Consent vs. Contract

Not all duties that we consent to are contractual duties. For example, while the wedding ceremony signifies that the partners consent to the procreative union, marital obligations do not arise from contractual agreement. Rather, these obligations are intrinsically connected to procreation, and the consensual sexual union that leads to it. The marriage certificate is not a contract wherein the obligations of each party are enumerated in the fine print — rather, it is essentially a signed affidavit that the couple has publicly declared their intentions of entering into a potentially procreative union.

This is evidenced by the fact that in many legal traditions, wedding partners can annul their wedding without the inconvenience of divorce if they never consummate their marriage with intercourse. Further, in many jurisdictions, courts will enforce the duties and rights of marriage in some circumstances even if the procreative partners were never formally married, in what is called common law marriage. Consensual, procreative sexual activity leads to legal duties that marriage traditions strive to reflect.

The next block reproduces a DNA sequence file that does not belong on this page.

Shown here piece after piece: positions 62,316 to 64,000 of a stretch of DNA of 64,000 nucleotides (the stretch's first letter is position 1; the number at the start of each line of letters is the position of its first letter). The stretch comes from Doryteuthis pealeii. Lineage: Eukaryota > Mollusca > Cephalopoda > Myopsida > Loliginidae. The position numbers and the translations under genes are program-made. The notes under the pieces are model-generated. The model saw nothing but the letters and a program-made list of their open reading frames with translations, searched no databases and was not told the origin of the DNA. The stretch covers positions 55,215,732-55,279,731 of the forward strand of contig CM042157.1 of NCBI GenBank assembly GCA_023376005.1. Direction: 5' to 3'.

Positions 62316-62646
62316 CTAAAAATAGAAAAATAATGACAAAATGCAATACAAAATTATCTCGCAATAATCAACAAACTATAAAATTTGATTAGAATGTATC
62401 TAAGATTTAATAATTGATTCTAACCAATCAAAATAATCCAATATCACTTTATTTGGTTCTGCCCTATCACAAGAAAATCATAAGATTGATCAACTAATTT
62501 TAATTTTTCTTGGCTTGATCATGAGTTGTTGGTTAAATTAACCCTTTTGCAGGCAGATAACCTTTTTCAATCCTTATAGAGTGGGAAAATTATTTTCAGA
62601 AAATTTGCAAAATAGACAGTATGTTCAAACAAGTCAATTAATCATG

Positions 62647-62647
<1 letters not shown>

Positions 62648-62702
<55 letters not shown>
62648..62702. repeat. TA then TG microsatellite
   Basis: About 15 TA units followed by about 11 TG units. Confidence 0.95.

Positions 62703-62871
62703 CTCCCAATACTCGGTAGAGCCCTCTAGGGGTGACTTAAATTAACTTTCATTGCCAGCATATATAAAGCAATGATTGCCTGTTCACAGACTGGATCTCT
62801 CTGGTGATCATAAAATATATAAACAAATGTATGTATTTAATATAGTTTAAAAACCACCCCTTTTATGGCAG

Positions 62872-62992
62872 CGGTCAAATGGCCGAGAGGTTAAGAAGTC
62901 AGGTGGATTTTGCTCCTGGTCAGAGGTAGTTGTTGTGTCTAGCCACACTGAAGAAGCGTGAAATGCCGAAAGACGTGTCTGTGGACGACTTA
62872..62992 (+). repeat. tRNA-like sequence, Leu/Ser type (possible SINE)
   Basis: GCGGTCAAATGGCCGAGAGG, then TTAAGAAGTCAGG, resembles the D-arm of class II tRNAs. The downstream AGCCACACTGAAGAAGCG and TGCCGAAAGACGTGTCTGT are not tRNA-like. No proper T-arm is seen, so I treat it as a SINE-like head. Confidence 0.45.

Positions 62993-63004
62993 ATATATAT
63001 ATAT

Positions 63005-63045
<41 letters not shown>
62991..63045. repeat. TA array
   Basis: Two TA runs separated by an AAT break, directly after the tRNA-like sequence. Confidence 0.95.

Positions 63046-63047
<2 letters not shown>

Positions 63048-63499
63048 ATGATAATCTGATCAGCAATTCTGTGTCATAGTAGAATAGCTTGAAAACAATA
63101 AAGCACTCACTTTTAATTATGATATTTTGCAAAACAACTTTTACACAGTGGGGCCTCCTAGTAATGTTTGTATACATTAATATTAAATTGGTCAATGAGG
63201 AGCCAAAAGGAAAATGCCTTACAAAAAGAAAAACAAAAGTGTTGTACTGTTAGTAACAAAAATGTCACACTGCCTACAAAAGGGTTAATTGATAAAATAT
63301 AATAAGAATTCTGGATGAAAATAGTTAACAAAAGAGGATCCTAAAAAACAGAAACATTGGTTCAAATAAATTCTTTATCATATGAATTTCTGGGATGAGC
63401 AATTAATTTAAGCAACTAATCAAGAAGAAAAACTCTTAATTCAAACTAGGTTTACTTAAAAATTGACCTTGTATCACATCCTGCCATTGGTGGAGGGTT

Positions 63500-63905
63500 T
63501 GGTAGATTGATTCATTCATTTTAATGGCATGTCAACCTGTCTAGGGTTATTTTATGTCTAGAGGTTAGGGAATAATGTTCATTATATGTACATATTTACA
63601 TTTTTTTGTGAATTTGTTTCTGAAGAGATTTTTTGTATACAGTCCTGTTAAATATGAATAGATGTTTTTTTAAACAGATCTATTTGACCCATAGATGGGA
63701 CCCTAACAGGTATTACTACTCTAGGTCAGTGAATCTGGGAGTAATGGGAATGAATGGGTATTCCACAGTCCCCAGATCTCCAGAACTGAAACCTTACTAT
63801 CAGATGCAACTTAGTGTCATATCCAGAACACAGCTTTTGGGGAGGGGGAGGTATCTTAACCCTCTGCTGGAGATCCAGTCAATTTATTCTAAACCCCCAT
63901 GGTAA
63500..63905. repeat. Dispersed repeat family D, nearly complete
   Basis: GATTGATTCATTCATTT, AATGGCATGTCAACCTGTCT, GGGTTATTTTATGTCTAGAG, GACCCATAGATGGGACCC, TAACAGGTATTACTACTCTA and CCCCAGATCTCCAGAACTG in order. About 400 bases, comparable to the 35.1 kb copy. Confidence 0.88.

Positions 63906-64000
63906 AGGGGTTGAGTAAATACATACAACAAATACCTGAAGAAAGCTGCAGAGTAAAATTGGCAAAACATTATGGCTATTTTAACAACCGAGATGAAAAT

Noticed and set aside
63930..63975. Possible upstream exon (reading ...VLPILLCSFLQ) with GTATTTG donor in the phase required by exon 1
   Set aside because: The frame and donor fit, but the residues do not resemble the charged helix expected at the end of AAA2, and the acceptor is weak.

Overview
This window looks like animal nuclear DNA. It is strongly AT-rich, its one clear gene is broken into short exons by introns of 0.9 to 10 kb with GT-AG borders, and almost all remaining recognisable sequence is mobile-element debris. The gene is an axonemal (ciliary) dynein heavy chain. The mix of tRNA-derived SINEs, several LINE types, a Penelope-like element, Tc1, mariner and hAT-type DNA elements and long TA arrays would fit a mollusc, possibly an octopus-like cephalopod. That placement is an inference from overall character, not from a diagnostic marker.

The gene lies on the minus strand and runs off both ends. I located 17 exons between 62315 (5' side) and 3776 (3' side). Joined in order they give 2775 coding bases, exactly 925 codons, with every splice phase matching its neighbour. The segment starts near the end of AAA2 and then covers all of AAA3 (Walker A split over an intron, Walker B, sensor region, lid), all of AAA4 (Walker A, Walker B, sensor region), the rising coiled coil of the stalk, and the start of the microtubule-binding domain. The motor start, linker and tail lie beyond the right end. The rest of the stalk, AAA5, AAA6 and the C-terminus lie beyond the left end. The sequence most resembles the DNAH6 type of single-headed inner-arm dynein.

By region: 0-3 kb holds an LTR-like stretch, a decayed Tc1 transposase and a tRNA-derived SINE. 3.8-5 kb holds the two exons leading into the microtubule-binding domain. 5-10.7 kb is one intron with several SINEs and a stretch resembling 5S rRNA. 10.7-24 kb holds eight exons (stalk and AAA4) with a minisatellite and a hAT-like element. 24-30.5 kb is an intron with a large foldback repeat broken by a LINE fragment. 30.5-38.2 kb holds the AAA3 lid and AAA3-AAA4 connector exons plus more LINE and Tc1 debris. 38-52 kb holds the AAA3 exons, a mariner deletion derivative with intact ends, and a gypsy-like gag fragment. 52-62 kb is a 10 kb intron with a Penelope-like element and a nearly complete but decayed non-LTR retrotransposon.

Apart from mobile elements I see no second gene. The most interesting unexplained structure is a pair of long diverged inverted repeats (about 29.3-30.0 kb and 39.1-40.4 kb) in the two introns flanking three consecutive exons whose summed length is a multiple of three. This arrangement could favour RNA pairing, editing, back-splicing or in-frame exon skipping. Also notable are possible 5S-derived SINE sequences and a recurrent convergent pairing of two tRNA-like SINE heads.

Non-contractual Legal Duties

Civil libertarians believe that not all moral obligations ought to also be legal obligations, and we agree. For this reason, some libertarians conclude that fathers and mothers should have no legally enforceable duties to each other that they have not explicitly agreed to by contract. On this, we disagree. Even from the most minarchist perspectives, laws frequently recognize legal duties that are not based on contract.

For example, even the most ardent libertarians respect the legal conventions of negligence liability and tort, which identify legally enforceable duties that exist whether they have been agreed to or not. Do producers have no responsibility to take reasonable precautions to ensure that their products are safe for consumers unless they have explicitly contracted with consumers to do so? Does a person made violently ill by a careless and negligent restaurateur have no legal recourse, unless the restaurateur first contracted with the customer to take reasonable precautions when serving food? More fundamentally, is non-aggression only obligatory when we’ve signed a social compact agreeing to it?